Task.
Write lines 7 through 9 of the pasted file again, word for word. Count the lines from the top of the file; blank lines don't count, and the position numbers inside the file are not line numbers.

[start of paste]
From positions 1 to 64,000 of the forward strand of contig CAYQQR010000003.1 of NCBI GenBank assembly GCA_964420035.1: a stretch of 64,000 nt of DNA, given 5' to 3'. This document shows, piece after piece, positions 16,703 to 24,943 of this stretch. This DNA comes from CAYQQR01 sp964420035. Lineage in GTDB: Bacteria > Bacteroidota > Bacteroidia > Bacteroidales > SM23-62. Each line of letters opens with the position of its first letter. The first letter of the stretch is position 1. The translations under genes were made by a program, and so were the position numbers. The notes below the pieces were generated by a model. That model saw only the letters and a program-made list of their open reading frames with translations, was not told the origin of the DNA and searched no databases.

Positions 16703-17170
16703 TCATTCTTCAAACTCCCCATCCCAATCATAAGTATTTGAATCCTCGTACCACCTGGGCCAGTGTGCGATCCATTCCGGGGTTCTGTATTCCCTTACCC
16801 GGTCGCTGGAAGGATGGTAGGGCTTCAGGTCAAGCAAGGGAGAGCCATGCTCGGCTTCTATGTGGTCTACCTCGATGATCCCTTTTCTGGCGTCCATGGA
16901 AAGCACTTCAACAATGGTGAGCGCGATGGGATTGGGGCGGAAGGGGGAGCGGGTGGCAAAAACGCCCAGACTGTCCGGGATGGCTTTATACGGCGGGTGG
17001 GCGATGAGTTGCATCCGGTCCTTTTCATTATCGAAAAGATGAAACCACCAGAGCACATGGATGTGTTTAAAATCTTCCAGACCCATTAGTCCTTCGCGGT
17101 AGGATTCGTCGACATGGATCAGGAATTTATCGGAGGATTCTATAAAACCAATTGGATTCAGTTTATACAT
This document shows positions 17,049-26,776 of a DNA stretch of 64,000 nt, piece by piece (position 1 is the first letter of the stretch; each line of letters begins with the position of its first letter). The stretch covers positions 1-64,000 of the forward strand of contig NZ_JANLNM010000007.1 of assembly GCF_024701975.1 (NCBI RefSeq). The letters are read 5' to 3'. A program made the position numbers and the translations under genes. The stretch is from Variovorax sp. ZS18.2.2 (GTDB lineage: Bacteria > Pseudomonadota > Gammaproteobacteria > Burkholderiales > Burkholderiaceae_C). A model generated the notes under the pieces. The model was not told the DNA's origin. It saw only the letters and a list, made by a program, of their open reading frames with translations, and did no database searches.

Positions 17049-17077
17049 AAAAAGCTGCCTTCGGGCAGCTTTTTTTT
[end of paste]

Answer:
17101 AGGATTCGTCGACATGGATCAGGAATTTATCGGAGGATTCTATAAAACCAATTGGATTCAGTTTATACAT
This document shows positions 17,049-26,776 of a DNA stretch of 64,000 nt, piece by piece (position 1 is the first letter of the stretch; each line of letters begins with the position of its first letter). The stretch covers positions 1-64,000 of the forward strand of contig NZ_JANLNM010000007.1 of assembly GCF_024701975.1 (NCBI RefSeq). The letters are read 5' to 3'. A program made the position numbers and the translations under genes. The stretch is from Variovorax sp. ZS18.2.2 (GTDB lineage: Bacteria > Pseudomonadota > Gammaproteobacteria > Burkholderiales > Burkholderiaceae_C). A model generated the notes under the pieces. The model was not told the DNA's origin. It saw only the letters and a list, made by a program, of their open reading frames with translations, and did no database searches.

Positions 17049-17077